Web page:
By Dan Linehan
The Free Press
A Republican plan for local government aid spares most rural Minnesota cities from deep cuts in favor of eliminating aid to Minneapolis, St. Paul and Duluth.
But that’s just the first step, St. Paul Mayor Chris Coleman said Tuesday during a stop in Mankato.
“If they get away with it, Mankato’s next, along with North Mankato and New Ulm,” he said. “They want to break this coalition.”
Local mayors joined Coleman in defending a statewide vision for local government aid — even if their own pieces of the pie are spared.
Of course, local mayors have been saying this for nearly a decade. This is Coleman’s third trip to Mankato to support local government aid.
The mayors took a slightly different angle Tuesday with the results from a poll of Greater Mankato Growth business members. Of the 124 respondents, 69 percent favored maintaining local government aid spending or increasing it.
Without these and other aids, these businesses’ taxes would certainly rise. Mankato’s levy would rise 60 percent if it lost all of its local government aid and levied it back. The city was budgeted to receive almost $8 million in local government aid in 2011, but is only planning to receive about $6.4 million due to expected cuts.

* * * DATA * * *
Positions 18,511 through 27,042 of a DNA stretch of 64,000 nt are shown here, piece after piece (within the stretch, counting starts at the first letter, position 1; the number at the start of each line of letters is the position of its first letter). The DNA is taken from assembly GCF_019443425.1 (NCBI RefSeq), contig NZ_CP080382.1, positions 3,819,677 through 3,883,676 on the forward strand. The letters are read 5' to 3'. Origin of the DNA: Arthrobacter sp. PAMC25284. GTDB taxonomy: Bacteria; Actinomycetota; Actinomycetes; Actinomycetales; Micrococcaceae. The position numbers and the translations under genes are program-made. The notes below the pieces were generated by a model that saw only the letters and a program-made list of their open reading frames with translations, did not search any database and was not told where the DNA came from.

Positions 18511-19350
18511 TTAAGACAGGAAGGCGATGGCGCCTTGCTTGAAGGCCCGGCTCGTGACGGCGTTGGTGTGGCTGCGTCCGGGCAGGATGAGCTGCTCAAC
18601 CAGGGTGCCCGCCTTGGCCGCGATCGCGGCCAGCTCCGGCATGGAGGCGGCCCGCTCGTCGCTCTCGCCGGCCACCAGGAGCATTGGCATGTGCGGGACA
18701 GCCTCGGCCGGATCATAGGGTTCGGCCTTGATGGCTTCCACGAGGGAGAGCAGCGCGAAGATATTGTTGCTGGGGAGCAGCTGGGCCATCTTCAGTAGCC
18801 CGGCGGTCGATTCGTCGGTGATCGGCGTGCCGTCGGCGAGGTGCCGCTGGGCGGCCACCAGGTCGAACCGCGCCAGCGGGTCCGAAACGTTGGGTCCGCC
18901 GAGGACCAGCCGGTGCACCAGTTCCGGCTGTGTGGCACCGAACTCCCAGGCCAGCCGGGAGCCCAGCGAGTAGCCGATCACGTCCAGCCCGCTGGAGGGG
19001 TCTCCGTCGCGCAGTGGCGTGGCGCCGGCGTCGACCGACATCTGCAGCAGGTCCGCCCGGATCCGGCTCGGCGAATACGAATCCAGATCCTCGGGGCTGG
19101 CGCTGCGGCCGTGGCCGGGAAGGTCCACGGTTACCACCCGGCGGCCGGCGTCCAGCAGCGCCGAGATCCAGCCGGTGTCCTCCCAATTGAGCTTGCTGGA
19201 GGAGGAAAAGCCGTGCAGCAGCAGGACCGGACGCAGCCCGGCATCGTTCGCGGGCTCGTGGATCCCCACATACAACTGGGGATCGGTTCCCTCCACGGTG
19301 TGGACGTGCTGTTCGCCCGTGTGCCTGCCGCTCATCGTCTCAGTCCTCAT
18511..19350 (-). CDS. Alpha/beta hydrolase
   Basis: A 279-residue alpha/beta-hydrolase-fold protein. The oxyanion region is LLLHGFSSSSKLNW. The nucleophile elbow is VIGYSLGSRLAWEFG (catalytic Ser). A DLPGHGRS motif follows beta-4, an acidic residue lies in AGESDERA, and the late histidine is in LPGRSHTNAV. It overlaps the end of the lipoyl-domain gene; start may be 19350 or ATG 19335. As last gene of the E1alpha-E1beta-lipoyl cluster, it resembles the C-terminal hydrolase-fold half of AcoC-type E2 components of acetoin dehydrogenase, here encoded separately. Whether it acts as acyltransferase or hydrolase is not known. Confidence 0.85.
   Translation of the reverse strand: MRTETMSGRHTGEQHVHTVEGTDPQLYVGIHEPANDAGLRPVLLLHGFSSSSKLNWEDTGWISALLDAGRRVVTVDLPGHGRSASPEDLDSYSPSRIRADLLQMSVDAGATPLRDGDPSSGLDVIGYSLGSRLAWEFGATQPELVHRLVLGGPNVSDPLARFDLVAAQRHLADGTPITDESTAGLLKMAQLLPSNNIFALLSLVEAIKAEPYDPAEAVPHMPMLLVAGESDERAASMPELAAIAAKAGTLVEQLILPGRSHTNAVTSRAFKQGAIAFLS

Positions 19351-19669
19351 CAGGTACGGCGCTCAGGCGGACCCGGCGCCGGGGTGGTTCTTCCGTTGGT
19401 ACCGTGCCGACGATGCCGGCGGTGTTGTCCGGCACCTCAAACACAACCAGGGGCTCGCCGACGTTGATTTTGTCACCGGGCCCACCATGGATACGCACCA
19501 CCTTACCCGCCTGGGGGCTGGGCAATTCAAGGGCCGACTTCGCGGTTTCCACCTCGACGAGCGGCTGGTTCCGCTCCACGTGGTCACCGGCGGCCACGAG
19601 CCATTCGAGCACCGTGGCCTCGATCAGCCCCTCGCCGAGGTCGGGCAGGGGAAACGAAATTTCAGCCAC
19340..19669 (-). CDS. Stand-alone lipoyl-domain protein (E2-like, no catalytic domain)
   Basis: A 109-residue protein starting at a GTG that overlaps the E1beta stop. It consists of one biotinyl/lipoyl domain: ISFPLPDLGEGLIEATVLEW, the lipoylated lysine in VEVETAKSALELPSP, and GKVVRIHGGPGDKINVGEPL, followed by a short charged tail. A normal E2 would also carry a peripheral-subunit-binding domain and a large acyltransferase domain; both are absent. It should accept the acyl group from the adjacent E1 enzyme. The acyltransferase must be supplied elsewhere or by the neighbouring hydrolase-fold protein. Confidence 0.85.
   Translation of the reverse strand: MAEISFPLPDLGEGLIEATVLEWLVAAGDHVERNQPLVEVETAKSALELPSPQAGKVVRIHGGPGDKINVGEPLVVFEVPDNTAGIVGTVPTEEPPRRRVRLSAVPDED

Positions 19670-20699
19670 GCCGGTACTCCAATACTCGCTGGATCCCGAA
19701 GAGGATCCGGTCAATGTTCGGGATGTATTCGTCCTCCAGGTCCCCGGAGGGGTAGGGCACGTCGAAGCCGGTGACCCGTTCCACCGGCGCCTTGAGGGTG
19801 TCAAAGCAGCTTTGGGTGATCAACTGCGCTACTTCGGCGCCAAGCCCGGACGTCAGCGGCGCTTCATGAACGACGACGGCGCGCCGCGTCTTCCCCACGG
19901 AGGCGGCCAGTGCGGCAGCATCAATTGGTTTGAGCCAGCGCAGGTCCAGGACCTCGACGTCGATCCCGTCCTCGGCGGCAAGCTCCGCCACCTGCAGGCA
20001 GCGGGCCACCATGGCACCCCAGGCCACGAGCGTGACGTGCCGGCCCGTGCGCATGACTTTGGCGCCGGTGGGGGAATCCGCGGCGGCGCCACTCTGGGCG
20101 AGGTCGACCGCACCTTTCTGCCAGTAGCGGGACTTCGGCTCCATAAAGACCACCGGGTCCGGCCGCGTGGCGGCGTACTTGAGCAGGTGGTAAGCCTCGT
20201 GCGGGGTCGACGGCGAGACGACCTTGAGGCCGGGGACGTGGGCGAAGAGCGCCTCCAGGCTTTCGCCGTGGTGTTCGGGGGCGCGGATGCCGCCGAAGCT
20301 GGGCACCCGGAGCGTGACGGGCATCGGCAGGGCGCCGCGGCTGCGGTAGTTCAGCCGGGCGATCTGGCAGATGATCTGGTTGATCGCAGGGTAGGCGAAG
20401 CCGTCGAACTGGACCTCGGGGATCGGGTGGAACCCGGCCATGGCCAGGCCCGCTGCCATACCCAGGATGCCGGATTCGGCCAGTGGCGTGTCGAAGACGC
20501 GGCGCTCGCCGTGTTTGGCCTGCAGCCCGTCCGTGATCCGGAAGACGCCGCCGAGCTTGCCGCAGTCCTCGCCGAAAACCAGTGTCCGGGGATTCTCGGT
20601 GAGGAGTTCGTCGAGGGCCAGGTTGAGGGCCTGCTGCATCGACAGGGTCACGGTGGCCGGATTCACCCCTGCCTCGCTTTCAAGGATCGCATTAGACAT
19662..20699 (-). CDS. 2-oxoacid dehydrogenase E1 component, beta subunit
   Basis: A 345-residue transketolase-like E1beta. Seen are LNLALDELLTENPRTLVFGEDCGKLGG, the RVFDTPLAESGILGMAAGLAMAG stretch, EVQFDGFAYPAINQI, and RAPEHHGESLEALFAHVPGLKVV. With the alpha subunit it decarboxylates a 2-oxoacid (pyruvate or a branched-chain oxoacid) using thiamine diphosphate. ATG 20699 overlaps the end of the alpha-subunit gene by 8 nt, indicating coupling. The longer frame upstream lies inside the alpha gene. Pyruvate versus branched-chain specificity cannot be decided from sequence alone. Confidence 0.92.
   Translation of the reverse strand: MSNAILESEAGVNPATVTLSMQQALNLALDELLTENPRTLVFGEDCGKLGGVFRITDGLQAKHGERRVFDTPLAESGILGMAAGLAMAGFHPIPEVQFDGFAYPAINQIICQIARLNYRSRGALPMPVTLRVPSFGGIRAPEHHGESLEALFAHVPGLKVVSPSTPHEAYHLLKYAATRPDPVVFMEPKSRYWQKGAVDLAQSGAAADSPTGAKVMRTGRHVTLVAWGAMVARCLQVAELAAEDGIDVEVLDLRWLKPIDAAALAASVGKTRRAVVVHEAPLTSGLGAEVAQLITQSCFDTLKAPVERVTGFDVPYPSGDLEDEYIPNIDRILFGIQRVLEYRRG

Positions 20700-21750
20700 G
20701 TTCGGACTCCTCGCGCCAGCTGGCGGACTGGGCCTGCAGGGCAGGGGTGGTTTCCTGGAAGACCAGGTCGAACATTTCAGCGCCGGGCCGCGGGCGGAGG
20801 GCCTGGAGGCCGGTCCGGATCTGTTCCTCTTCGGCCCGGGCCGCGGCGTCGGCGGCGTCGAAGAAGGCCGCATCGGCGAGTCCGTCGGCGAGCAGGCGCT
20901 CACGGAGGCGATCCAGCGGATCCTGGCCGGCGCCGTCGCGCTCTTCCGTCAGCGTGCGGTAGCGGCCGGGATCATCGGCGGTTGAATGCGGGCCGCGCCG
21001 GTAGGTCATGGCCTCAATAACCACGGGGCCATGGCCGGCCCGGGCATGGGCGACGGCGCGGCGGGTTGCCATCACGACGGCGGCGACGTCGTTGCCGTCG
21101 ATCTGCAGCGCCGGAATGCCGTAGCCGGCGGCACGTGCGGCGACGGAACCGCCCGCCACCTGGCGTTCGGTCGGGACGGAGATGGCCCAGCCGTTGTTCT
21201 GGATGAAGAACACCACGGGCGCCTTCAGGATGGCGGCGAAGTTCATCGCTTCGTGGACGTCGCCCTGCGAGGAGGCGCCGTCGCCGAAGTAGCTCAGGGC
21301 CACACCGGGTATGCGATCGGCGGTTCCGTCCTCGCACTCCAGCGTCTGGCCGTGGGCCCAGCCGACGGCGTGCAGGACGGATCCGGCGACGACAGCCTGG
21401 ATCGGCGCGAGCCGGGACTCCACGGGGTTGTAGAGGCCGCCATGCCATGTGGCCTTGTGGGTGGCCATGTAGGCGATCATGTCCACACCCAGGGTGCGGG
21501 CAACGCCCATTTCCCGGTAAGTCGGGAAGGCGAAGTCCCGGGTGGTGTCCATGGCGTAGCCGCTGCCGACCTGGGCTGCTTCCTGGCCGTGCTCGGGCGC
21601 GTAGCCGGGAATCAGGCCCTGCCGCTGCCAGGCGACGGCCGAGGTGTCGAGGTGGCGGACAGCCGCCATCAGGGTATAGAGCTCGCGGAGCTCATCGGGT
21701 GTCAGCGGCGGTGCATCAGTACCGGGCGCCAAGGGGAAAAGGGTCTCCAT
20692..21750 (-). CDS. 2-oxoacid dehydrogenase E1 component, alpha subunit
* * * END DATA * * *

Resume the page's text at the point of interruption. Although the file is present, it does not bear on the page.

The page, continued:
Mankato attorney Randy Berkland spoke to the business community’s interest in the program: “Having a vibrant city and surrounding vibrant small towns is good for our growth.”
“We recognize a sharing of the pain. Our concern is when the cutbacks are directed at one place,” Berkland said.
The message has been remarkably constant over the years: Leave our LGA alone, or at least don’t cut it more than other parts of the budget. But it has again and again proved to be a most tempting target.
North Mankato City Administrator Wendell Sande said the problem started in 2003 budgets after former Gov. Jesse Ventura approved tax cuts but vetoed tax increases. The resulting budget has put the state — as well as its cities, counties and school districts — on a budget see-saw, he said.
Coleman said the election of Gov. Mark Dayton shows that the public is ready for tax increases to be part of the solution. Of course, the public is speaking with something less than a unified voice with the election of a Republican Legislature.